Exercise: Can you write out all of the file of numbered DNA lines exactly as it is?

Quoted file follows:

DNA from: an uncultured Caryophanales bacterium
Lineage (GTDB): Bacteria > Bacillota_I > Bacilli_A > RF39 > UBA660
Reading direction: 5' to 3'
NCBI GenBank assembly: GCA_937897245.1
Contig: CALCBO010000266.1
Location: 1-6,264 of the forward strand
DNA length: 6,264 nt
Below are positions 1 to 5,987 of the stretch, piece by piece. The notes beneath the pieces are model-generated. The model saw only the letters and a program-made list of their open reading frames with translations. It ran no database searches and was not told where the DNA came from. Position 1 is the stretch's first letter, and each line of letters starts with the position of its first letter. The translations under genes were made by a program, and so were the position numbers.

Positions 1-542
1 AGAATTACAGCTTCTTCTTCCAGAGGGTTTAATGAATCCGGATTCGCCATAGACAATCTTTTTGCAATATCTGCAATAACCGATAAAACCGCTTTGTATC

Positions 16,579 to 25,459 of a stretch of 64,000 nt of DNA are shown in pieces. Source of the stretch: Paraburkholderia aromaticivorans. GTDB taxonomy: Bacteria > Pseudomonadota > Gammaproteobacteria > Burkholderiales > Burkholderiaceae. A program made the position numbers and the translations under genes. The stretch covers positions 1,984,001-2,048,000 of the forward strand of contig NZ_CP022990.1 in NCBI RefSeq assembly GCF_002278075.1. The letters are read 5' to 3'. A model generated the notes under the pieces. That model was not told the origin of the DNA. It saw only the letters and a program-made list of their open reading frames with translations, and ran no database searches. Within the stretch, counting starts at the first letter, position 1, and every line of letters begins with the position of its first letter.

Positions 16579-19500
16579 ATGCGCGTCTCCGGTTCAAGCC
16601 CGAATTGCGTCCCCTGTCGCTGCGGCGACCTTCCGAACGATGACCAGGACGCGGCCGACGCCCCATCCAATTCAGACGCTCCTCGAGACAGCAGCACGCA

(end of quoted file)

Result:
DNA from: an uncultured Caryophanales bacterium
Lineage (GTDB): Bacteria > Bacillota_I > Bacilli_A > RF39 > UBA660
Reading direction: 5' to 3'
NCBI GenBank assembly: GCA_937897245.1
Contig: CALCBO010000266.1
Location: 1-6,264 of the forward strand
DNA length: 6,264 nt
Below are positions 1 to 5,987 of the stretch, piece by piece. The notes beneath the pieces are model-generated. The model saw only the letters and a program-made list of their open reading frames with translations. It ran no database searches and was not told where the DNA came from. Position 1 is the stretch's first letter, and each line of letters starts with the position of its first letter. The translations under genes were made by a program, and so were the position numbers.

Positions 1-542
1 AGAATTACAGCTTCTTCTTCCAGAGGGTTTAATGAATCCGGATTCGCCATAGACAATCTTTTTGCAATATCTGCAATAACCGATAAAACCGCTTTGTATC

Positions 16,579 to 25,459 of a stretch of 64,000 nt of DNA are shown in pieces. Source of the stretch: Paraburkholderia aromaticivorans. GTDB taxonomy: Bacteria > Pseudomonadota > Gammaproteobacteria > Burkholderiales > Burkholderiaceae. A program made the position numbers and the translations under genes. The stretch covers positions 1,984,001-2,048,000 of the forward strand of contig NZ_CP022990.1 in NCBI RefSeq assembly GCF_002278075.1. The letters are read 5' to 3'. A model generated the notes under the pieces. That model was not told the origin of the DNA. It saw only the letters and a program-made list of their open reading frames with translations, and ran no database searches. Within the stretch, counting starts at the first letter, position 1, and every line of letters begins with the position of its first letter.

Positions 16579-19500
16579 ATGCGCGTCTCCGGTTCAAGCC
16601 CGAATTGCGTCCCCTGTCGCTGCGGCGACCTTCCGAACGATGACCAGGACGCGGCCGACGCCCCATCCAATTCAGACGCTCCTCGAGACAGCAGCACGCA